More than 2,890 hospital patients in Canada are infected with a so-called “superbug,” or an antibiotic-resistant organism, at any one time, according to new Canadian research, which also found that most infections were acquired in a health-care facility.

The findings, released Monday and published in the journal Infection Control and Hospital Epidemiology, offer the first comprehensive look at the prevalence of superbug infections in Canadian hospitals.

According to the study:

  • 4.2 per cent of patients were carriers of or infected with methicillin-resistant Staphylococcus aureus (MRSA)
  • 0.5 per cent with vancomycin-resistant enterococci (VRE)
  • 0.9 per cent with Clostridium difficile (C. difficile)

In total, 1 in 12 adults in hospital either carried or was infected by one of the three superbugs, which are resistant to most antibiotics.

“They are often serious infections, often life-threatening and more difficult to treat,” lead study author Dr. Andrew Simor told CTV News.

The figures come from data gleaned in November 2010 from 176 acute-care hospitals that have at least 50 beds.

The study also broke down prevalence rates of each superbug across Canada. There was little difference in MRSA and C. difficile rates between provinces or regions of the country. However, VRE rates were much lower in Eastern Canada compared to other parts of the country. As well, C. difficile rates were lowest in Eastern Canada.

Researchers were not able to explain those differences.

Simor, chief of microbiology and infectious diseases at Toronto’s Sunnybrook Health Sciences Centre, said the study provides “a much-needed baseline” of infection rates that should guide the development of infection prevention and control policies. As well, the findings also serve as a warning that doctors must “use antibiotics wisely.”

Doctors say that the proper use of antibiotics in hospitals and in the community is critical to slowing the spread of treatment-resistant bugs. Inappropriate use can speed up antibiotics resistance.

“We are at a critical new point, where we need to encourage development of new drugs, but at the same time do everything we can to stop antibiotic resistant bugs from growing and spreading,” Simor told CTV.

Studies suggest that about 8,000 people die each year from hospital-acquired infections.

Carriers of superbugs often do not exhibit symptoms unless they have full-blown illness, but can still become sick themselves, as well as transmit the superbug to others.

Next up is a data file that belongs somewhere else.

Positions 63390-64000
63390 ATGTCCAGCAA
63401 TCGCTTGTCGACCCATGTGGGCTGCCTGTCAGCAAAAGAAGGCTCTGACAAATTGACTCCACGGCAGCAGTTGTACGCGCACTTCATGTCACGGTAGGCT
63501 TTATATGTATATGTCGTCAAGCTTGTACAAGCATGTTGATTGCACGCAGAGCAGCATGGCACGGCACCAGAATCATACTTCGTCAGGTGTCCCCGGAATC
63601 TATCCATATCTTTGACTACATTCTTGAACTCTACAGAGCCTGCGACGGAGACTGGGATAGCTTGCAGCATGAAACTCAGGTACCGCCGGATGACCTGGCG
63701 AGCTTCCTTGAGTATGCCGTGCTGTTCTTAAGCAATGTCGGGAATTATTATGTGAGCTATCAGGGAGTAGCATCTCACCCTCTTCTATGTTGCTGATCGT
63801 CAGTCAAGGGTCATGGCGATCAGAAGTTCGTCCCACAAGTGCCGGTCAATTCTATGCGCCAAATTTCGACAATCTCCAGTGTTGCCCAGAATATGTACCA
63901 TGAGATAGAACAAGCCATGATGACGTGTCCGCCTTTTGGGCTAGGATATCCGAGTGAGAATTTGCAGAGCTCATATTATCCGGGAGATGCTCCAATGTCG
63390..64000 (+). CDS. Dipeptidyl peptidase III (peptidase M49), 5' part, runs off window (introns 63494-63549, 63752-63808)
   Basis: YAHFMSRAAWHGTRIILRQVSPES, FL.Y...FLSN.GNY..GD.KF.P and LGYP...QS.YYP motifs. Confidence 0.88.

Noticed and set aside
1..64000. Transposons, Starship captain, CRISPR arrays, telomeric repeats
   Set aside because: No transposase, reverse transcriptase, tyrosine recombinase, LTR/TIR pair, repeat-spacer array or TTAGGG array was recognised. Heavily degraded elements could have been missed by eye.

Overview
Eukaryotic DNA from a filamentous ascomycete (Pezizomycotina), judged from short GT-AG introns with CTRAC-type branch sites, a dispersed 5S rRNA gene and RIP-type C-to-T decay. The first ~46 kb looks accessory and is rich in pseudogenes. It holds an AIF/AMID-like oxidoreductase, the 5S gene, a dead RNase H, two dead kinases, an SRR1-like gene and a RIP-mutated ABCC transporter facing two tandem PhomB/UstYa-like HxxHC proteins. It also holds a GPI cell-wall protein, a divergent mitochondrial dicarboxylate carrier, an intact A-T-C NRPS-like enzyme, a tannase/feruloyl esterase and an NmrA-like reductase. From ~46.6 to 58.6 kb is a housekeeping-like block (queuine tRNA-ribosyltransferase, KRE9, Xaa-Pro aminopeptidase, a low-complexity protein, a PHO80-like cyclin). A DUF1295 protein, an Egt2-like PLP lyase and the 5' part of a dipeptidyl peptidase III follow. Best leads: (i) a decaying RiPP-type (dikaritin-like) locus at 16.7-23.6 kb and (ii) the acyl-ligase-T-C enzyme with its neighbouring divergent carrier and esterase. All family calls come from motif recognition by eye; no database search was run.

With MRSA, for example, between one-quarter and one-third of carriers can become infected and develop either a form of pneumonia or an infection of the bloodstream. Between 30 and 60 per cent of patients with pneumonia brought on by MRSA and between 20 and 40 per cent of those with bloodstream infections will die.

The good news is that Canadian hospitals have lower rates of these antibiotic-resistant organisms than U.S. hospitals. However, there are higher rates in Canada than in European hospitals.

The study found lower rates of some superbug infections when patients carrying the organisms were isolated in private rooms, as well as in hospitals that had aggressive cleaning protocols -- though researchers say the study doesn’t confirm cause and effect. They say more studies are needed to strike the right balance between just how much cleaning keeps the most infections in check.

Dr. Joel Kettner, of the International Centre for Infectious Diseases in Winnipeg, called the study an important step in understanding the extent of this problem.

“We don't want to frighten or scare Canadians about hospitals,” Kettner told CTV. “ (But) we need to take it seriously, and see if the problem gets worse or stable.”

Kettner also noted that most people do not become seriously ill when carrying these bacteria, however, monitoring levels and how well precautions are working is important.

Researchers already conducted a second survey, in a similar number of hospitals, a few months ago. They are analyzing the data to see if these largely hospital-acquired infections are increasing or decreasing. That data will be made public in October.

Future surveys will also include other treatment-resistant infections, including NDM-1, a treatment resistant bacteria first seen 2009.

With a report from CTV’s medical specialist Avis Favaro and producer Elizabeth St. Philip

Have you contracted a hospital-acquired infection? Tell us in the comments section below.